Still without a clear picture as to how we should proceed, I suggested that we activate Great Gable and Kirk Fell as a single day of activation, even though this inevitably meant an earlier start than usual from Northampton and a really late return. This was successfully carried out on Saturday 18th September, leaving us with Pillar and High Stile to complete. At least now we could see the options available to us: either Pillar from Wasdale Head, overnight at Cockermouth, then High Stile from Buttermere the following day or the more adventurous idea formulated by Paul to tackle the pair from Ennerdale and stay overnight at Black Sail Youth Hostel. After much discussion, we decided upon the latter. Paul has used Youth Hostels on his lone activations, notably most recently in the Scottish Borders area, but for me this would be something that I had not experienced for well over 40 years. I must admit to having had a sense of trepidation as the date for the activation got nearer.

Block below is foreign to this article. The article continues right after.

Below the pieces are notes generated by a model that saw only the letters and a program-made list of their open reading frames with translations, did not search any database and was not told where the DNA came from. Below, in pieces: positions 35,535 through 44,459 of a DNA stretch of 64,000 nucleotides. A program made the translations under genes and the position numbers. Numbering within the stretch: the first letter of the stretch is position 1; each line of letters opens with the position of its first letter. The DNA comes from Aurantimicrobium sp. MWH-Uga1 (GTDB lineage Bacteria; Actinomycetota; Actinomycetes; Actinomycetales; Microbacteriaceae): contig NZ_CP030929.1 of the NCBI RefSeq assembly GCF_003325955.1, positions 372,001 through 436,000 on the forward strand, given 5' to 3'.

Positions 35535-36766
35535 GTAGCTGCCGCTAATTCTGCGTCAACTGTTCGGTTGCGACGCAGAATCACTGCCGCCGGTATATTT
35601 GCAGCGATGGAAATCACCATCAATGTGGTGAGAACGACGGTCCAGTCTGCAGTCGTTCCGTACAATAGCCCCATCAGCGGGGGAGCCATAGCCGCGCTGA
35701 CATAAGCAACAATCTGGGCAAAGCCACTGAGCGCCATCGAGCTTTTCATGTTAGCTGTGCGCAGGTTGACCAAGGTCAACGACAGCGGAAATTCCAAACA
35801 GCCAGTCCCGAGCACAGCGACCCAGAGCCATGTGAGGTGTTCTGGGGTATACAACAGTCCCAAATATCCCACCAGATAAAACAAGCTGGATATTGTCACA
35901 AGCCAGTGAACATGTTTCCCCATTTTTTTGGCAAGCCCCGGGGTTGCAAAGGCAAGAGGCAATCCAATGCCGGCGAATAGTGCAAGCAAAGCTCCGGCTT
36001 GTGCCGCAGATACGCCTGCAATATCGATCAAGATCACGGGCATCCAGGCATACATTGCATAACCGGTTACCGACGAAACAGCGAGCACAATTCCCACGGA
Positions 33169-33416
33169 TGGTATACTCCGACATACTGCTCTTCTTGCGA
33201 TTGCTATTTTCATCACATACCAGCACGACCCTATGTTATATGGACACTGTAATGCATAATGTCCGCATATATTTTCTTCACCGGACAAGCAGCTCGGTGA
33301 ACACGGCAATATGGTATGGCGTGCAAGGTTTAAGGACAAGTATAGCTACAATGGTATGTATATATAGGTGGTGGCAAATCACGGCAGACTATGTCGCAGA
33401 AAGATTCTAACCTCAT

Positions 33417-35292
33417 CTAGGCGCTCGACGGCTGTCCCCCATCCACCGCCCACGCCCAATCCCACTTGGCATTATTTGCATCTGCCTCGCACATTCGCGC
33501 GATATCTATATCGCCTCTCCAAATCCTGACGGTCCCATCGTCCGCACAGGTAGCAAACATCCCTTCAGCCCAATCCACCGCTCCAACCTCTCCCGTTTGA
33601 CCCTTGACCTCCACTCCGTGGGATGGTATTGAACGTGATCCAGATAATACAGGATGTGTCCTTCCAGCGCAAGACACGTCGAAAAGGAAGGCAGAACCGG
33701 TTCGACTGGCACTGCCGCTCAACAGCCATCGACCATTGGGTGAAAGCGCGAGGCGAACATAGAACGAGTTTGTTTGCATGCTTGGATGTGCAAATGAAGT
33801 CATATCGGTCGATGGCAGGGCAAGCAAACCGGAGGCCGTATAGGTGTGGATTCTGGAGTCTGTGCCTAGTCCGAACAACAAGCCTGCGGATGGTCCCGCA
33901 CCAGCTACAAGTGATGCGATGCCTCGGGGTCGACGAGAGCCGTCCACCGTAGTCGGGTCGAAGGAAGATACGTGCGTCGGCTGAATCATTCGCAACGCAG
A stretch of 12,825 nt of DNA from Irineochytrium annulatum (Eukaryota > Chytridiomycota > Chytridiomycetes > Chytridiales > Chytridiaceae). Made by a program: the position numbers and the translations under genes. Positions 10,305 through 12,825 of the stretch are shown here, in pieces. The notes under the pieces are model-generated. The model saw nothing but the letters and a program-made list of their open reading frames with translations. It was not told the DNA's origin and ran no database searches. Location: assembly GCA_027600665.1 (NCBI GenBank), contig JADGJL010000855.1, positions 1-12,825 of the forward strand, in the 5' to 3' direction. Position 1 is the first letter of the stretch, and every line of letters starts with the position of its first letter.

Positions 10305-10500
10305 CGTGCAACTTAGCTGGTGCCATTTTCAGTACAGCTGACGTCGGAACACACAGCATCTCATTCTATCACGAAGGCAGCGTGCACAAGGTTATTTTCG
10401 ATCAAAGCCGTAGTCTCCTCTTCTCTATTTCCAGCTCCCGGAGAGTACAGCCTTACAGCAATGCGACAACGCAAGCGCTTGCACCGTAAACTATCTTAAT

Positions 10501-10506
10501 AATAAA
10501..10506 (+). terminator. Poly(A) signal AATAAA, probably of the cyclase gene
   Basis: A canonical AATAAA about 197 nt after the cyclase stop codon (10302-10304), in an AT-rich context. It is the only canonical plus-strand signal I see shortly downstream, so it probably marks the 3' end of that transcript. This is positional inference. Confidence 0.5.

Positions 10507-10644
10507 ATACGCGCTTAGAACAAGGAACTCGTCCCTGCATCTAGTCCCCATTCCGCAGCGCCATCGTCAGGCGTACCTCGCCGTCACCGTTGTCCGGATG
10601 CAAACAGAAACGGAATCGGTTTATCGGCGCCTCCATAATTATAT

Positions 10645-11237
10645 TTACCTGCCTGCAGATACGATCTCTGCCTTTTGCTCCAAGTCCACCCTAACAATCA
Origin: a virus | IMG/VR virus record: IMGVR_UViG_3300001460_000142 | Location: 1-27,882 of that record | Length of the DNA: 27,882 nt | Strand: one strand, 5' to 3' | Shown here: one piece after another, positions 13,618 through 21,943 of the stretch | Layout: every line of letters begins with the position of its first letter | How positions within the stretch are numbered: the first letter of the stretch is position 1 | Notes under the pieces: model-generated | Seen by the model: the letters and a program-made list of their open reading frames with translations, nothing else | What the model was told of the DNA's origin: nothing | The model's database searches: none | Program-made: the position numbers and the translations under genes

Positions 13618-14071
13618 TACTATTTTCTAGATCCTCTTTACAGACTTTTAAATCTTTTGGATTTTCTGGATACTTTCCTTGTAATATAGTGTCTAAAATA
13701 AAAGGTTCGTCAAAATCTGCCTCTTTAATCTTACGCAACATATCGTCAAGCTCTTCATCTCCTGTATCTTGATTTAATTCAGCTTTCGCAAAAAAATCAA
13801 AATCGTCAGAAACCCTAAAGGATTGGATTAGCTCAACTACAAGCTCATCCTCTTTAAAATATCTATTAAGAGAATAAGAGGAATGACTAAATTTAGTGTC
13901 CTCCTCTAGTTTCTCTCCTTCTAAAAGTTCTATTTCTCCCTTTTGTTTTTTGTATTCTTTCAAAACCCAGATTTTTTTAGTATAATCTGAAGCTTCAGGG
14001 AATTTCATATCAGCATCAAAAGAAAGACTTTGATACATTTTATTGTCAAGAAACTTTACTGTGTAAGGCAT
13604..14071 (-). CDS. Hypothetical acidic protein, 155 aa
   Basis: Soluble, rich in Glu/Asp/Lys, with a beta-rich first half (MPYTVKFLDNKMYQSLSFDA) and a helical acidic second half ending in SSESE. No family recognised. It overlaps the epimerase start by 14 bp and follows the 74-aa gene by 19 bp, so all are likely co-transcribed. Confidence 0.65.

Key to getting a good start on this outing was the permission that Paul obtained for us to park at Ennerdale Youth Hostel. Fortunately they had only a few people staying overnight on Saturday 15th October when we had booked in for Black Sail, which being remote does not have any parking. Paul worked up an itinerary that provided me with a very lazy start out from Northampton at 05:10z. As a change to our usual routine, we met up near to Junction 9 on the M6 at 06:14z, Paul’s wife Ness kindly providing the means for me to shorten my journey. The route to Ennerdale from the rendezvous point was via Cockermouth and totalled 208 miles. We arrived at the Youth Hostel at 09:40z. Usually Paul and I would be on our first summit by this time or probably on the way to our second!